Trustees/Board Members: Best friends or worst enemies?

Those responsible for the governance of non-profits are often our worst enemies when they could be our best friends.  (I am referring to volunteer leaders)

Let me quote a poem from a great British poet – Roger Mc Gough. It is a short poem:

I wanna be the leader
I wanna be the leader
Can I be the leader?
Can I? I can?
Promise? Promise?
Yippee. I’m the leader
I’m the leader

OK what shall we do?

Our enemies

But WHY are there “wanna be” board members who are not paid? Is it because it looks good on their CV to be a leader in a non-profit?  Such a role can change them from being perceived as a money grabbing, self-interested, member of a profit focused corporate to a good leader of a good cause?  The motivation is self-focused or even self-gratifying.   OK I know some are genuinely altruistic great leaders.

The biggest problem I encounter with board members is short termism due to their short period of engagement. The benefits of investing in a legacy campaign will be after they have gone (left the non-profit rather than being dead!). That is why investment is delayed and delayed and delayed. The second problem I experience is the total lack of understanding, and investing in, a balanced fundraising portfolio. The focus is on quick wins not the long game.

I meet a lot of board members. I present my “evidence” on the outcomes of legacy focus groups.

Typically these meetings might include the following questions asked by board members:

  • When are we going to get a return on our investment?
  • How much will the return on investment be?
  • If we are to invest in legacy fundraising what works and what does not?

My utterly brilliant answers (well in my view they are 100% honest, decent and truthful even if unhelpful) are:

  • I don’t know
  • I don’t know
  • I don’t know

I could be a lying devil and say:

  • 4 years
  • 1:40
  • Direct Marketing

The above answers are “bog standard” which Directors of Fundraising often WANT me to give. And they might be right in asking me to give these answers. After all, I could give the answers and the Board will have changed and they will have forgotten what I said in four years.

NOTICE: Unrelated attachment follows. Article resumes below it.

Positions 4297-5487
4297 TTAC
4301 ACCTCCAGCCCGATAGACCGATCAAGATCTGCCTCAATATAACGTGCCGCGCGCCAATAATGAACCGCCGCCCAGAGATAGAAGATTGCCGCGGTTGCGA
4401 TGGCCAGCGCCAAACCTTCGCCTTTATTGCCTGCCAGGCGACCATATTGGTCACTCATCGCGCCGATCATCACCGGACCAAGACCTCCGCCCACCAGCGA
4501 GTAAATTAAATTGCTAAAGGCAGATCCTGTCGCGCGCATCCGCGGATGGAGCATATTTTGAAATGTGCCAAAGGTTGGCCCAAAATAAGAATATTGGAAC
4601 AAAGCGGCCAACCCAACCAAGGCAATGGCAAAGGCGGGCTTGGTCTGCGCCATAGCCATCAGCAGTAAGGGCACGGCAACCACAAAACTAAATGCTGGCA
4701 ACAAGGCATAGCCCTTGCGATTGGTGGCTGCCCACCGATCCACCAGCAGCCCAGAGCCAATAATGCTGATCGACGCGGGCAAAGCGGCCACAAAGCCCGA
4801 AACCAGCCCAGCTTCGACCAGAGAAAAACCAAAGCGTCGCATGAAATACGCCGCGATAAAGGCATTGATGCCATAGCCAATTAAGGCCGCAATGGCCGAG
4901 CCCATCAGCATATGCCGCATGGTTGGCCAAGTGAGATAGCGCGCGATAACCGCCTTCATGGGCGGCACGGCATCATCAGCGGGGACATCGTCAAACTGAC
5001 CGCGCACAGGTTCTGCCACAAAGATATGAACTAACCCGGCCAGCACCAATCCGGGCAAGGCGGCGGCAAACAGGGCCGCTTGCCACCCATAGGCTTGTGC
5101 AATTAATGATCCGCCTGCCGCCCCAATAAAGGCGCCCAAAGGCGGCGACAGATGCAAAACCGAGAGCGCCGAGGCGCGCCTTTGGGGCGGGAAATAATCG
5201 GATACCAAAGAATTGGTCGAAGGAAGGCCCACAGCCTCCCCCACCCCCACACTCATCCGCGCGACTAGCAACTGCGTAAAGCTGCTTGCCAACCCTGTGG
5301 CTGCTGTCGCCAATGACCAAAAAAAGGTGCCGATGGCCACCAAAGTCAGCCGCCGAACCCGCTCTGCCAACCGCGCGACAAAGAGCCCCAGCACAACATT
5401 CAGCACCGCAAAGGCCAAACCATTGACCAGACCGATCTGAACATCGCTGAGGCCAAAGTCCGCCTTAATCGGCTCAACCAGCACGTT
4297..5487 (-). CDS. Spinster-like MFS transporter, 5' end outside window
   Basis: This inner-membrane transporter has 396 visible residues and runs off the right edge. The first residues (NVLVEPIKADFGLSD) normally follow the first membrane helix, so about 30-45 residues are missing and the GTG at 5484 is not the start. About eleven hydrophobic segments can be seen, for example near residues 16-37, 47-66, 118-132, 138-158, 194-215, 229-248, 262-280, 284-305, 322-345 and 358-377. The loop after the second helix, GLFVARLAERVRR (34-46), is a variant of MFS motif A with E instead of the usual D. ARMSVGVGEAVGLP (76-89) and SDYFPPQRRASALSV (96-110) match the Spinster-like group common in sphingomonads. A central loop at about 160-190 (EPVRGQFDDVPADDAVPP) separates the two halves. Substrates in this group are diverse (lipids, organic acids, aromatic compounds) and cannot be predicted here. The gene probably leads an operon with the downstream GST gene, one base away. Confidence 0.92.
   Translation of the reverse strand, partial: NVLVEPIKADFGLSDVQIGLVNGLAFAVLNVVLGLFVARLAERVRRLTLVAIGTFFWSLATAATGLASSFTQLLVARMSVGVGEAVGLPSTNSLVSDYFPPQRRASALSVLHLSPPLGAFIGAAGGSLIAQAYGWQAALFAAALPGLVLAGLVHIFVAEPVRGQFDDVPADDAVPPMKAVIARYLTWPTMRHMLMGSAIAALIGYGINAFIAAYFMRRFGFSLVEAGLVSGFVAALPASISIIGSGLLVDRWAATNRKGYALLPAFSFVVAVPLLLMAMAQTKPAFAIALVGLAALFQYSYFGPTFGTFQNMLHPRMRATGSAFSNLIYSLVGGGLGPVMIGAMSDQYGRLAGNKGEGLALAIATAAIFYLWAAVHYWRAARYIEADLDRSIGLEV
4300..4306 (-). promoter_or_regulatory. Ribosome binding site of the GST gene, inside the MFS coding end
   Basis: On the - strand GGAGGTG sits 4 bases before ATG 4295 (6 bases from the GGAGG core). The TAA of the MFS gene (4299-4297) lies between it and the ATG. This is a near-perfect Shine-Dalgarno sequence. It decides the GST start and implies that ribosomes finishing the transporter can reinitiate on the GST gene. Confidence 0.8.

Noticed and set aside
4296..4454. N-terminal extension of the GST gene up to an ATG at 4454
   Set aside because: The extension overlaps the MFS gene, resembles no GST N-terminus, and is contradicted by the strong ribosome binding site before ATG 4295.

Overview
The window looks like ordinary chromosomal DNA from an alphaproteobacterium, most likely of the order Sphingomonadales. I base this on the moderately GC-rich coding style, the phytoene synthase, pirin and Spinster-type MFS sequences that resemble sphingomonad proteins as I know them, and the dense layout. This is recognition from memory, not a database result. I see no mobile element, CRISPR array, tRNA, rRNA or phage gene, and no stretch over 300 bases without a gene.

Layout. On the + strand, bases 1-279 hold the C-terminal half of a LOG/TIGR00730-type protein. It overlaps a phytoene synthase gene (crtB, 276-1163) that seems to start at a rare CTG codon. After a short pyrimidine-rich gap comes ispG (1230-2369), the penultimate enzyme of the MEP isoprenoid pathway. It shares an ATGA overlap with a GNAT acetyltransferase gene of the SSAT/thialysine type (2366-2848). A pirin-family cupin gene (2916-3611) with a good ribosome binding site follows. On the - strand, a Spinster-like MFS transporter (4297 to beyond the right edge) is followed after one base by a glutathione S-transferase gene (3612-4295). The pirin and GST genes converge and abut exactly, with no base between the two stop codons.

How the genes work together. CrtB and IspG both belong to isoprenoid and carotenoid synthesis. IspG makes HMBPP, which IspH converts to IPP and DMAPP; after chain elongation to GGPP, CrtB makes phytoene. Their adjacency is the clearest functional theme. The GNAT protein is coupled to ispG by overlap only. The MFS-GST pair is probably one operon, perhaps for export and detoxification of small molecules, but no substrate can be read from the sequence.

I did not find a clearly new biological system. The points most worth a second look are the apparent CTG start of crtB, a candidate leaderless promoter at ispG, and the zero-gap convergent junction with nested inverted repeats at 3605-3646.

The problem I have is as follows:

I really really really wanna be honest and helpful. I really wanna be a useful consultant.

But it is not as simple as that.

Every cause has different legacy ROI

Every cause has different average legacy values

Every non-profit witnesses legacy income which is like a yo-yo

Every region and country is different due to demographics

Every culture tradition and religion has different legacy giving traditions

Will making traditions and habits vary and so do death taxes

90% of people will NEVER tell you what they are going to do and

VAST numbers will change their minds (more than once) because their financial/personal circumstances change in older age.

Given so many variables the only honest answer s are “I don’t know”

 Our best friends

A legacy is not a donation; it is an investment in the future driven by trust and confidence.

Supporters trust their charities and so leave a gift in their Will.

The best trustees I know of are those of the British Red Cross – backed by the truly superb CEO at the time (Sir Nick Young) and the dynamic, daring Director of Fundraising (Mark Astarita). The Trustees trusted the supporters to “do it” without asking stupid questions such as “How much would a TV legacy campaign raise?”

The British Red Cross Trustees trust Mark – and that is a it should be.

In an ideal world we need leaders who trust supporters as much as supporters trust “their“ charity. It seems to me that trust is often only one way.


Richard Radcliffe FinstF Cert specialising in legacies for over 30 years


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